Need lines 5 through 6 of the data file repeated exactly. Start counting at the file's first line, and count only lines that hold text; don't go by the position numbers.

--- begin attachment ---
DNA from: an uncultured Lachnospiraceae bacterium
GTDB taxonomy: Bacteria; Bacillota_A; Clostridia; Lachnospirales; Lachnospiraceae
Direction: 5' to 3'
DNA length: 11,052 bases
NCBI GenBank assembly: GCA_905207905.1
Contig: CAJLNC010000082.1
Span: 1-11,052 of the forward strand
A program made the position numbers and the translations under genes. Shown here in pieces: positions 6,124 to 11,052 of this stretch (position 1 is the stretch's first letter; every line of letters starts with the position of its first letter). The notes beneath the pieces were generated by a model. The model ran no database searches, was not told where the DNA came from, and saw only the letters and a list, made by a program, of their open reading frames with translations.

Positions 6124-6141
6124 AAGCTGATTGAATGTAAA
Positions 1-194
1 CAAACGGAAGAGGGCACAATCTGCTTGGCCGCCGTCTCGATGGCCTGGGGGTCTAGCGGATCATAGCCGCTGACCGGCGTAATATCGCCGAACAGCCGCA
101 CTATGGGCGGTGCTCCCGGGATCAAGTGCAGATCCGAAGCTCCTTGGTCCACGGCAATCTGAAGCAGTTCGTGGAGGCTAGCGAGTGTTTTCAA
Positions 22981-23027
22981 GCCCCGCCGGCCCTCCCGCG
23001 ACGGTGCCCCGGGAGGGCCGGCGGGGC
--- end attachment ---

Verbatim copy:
NCBI GenBank assembly: GCA_905207905.1
Contig: CAJLNC010000082.1